"As a strong supporter of our 2nd Amendment rights, I believe tougher enforcement of our nation's existing gun laws must be done before any more laws are enacted and put on the books."
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  10. #24
    Member Array BillK01's Avatar
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    Quote Originally Posted by dling View Post
    Can you shed some light on umbrella liability policies as to usefulness to this situation?
    Edit: not enough coffee today. Keep in mind when reading below that generally "intentional acts" by you are excluded on most personal liability policies. So intentionally shooting a BG will most likely not be covered under any personal liability type policies. The case could be made for an accidental shooting though I'd imagine.

    I've never really looked into just how an Umbrella would work in a shooting situation as generally they simply layer over your underlying coverage and add an additional $1mm, 2mm etc layer of liability over and above your home, auto, boat, motorcycle, rental property liability limits in the event they're exhausted in a big claim. They will provide some limited additional coverage a homeowner policy does not provide such as libel, slander, defamation of character, false arrest, volunteer acts etc. When that happens and your underlying limits don't provide coverage the umbrella does then you are responsible for the deductible (or retention) amount the umbrella listed (usually a $250 to $500 deductible on personal umbrellas and $10,000 retention on commercial umbrellas). If the underlying policy provides that coverage then it's seemless and no deductible or retention would apply and your limits would move right on to your umbrella.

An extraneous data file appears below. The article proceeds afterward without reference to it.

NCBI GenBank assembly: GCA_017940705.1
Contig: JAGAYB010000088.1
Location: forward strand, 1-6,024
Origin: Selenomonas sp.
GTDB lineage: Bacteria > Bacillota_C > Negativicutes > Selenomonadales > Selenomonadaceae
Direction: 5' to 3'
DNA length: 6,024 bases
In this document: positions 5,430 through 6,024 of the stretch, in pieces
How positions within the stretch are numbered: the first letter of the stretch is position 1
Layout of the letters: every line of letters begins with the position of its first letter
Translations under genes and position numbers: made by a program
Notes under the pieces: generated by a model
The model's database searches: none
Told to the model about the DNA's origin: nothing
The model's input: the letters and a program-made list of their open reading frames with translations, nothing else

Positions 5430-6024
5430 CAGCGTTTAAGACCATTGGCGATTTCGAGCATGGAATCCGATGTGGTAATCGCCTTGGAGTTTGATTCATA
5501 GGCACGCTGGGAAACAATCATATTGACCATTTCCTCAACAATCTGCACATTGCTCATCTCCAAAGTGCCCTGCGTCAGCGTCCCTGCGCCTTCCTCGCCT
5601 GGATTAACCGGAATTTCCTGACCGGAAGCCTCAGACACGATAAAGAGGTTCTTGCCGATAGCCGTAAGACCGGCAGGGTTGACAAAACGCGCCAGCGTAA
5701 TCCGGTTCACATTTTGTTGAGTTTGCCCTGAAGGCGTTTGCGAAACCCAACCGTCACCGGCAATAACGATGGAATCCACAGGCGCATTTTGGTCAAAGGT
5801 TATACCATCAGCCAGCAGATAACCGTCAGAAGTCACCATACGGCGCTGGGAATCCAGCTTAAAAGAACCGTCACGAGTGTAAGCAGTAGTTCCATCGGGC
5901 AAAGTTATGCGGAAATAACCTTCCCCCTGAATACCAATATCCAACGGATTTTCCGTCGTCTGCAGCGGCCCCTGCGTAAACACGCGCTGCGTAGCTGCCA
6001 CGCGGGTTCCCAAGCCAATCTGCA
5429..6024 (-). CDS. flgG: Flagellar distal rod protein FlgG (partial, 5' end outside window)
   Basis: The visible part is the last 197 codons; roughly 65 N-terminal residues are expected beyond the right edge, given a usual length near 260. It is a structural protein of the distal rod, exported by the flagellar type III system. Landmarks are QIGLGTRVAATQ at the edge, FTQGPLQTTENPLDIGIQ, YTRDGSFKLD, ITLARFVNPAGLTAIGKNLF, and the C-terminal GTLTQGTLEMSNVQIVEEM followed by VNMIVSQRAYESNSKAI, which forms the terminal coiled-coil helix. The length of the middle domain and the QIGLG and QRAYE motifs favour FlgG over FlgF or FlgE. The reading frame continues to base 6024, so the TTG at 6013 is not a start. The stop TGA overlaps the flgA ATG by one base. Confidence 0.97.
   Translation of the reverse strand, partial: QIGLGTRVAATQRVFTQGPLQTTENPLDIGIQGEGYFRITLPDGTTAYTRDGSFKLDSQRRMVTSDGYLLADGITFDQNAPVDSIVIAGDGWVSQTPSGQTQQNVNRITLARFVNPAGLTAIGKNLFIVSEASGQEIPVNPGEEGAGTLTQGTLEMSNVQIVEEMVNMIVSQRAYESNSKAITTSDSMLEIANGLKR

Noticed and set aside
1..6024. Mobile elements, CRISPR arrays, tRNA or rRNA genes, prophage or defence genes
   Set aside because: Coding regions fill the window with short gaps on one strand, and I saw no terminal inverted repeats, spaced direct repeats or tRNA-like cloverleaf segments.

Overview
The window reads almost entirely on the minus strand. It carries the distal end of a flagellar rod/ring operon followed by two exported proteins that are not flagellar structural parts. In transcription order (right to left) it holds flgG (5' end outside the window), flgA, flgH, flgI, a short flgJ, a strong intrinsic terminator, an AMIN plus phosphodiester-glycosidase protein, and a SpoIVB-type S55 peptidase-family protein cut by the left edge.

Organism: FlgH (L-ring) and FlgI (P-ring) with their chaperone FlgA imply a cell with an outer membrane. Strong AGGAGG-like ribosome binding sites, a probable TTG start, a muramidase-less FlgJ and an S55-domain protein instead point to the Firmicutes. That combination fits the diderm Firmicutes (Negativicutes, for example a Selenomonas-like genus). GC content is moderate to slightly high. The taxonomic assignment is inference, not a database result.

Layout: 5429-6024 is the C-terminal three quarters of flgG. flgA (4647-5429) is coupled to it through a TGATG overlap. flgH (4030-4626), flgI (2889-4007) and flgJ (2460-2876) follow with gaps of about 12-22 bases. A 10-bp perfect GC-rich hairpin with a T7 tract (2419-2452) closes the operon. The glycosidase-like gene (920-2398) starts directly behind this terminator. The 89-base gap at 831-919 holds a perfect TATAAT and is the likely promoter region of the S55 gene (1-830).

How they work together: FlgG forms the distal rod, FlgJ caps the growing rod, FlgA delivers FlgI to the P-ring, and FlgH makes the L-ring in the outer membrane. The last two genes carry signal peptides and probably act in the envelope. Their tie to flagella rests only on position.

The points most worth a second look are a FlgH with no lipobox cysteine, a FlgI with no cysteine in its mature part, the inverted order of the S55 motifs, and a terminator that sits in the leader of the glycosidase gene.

So if your homeowners liability picked up coverage for a shooting incident and limited out, then the umbrella would kick in and provide up to its limit. The key thing is you must be negligent in order to be liable. I'll have to look over some of the liability forms attached to the various homeowners policies I sell to confirm if shooting type incidents are excluded or not. Normally unless a policy specifically addresses or excludes something it's going to be covered.

    All that said....if you own a home or have any assets of value to speak of you really really should have an umbrella. They're dirt cheap for what you get.

    One of the BIG things any liability policy - be it auto, home, umbrella - provides that most never consider is defense costs. Even if you're sued and the claim is later dismissed you still end up with tens of thousands of dollars (or more) in defense costs that must be paid. Having a liability policy to provide and pay for defense is huge. I'd much rather have my insurance company's $350/hr attorney defending me than a $150/hr attorney I pay for out of pocket.

    Again all this hinges on the shooting incident being accidental and not intentional. I don't think you're going to find a personal liability policy that provides coverage for intentional acts and doubt any company will ever want to offer one at the premiums mere mortals can afford.

  11. #25
    Member Array BelaOkmyx's Avatar
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    Thanks to everyone providing the cons! The reason I like insurance companies is that actuaries are very realistic people, and their numbers will accurately reflect the real risks, and I think that would be a valuable lesson for the anti-guns too once they realize just how much safer a good guy's gun is, compared to a car, a ladder, a swimming pool etc.

    I got this idea for a discussion of cars and driving, where it was suggested that insurance companies be responsible for driver testing & training, car inspections etc. because being they're getting stuck with the bills for accidents, they have the biggest interest in making things safe on the roads and they won't be silly or arbitrary like the politicians are, they're only going to be interested in measures that actually work.